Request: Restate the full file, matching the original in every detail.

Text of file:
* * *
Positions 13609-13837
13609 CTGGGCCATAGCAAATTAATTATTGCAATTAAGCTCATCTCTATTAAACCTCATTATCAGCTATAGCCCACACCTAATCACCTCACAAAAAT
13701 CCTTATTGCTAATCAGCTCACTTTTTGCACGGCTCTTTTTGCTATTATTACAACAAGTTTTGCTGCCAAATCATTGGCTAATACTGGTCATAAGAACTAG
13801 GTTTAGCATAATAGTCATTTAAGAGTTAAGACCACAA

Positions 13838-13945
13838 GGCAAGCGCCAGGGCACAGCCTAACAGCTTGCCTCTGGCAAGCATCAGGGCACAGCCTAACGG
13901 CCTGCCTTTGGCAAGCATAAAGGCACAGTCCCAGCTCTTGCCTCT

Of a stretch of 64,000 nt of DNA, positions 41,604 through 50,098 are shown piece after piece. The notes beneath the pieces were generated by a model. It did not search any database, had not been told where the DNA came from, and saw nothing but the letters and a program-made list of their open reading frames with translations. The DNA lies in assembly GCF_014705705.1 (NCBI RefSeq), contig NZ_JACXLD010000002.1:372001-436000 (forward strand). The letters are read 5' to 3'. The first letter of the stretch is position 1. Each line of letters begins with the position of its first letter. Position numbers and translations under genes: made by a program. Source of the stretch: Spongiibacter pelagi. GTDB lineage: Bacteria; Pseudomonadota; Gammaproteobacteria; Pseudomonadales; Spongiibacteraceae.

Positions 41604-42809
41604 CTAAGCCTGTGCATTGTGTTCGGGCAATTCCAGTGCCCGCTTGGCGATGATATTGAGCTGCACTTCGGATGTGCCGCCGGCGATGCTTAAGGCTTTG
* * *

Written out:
Positions 13609-13837
13609 CTGGGCCATAGCAAATTAATTATTGCAATTAAGCTCATCTCTATTAAACCTCATTATCAGCTATAGCCCACACCTAATCACCTCACAAAAAT
13701 CCTTATTGCTAATCAGCTCACTTTTTGCACGGCTCTTTTTGCTATTATTACAACAAGTTTTGCTGCCAAATCATTGGCTAATACTGGTCATAAGAACTAG
13801 GTTTAGCATAATAGTCATTTAAGAGTTAAGACCACAA

Positions 13838-13945
13838 GGCAAGCGCCAGGGCACAGCCTAACAGCTTGCCTCTGGCAAGCATCAGGGCACAGCCTAACGG
13901 CCTGCCTTTGGCAAGCATAAAGGCACAGTCCCAGCTCTTGCCTCT

Of a stretch of 64,000 nt of DNA, positions 41,604 through 50,098 are shown piece after piece. The notes beneath the pieces were generated by a model. It did not search any database, had not been told where the DNA came from, and saw nothing but the letters and a program-made list of their open reading frames with translations. The DNA lies in assembly GCF_014705705.1 (NCBI RefSeq), contig NZ_JACXLD010000002.1:372001-436000 (forward strand). The letters are read 5' to 3'. The first letter of the stretch is position 1. Each line of letters begins with the position of its first letter. Position numbers and translations under genes: made by a program. Source of the stretch: Spongiibacter pelagi. GTDB lineage: Bacteria; Pseudomonadota; Gammaproteobacteria; Pseudomonadales; Spongiibacteraceae.

Positions 41604-42809
41604 CTAAGCCTGTGCATTGTGTTCGGGCAATTCCAGTGCCCGCTTGGCGATGATATTGAGCTGCACTTCGGATGTGCCGCCGGCGATGCTTAAGGCTTTG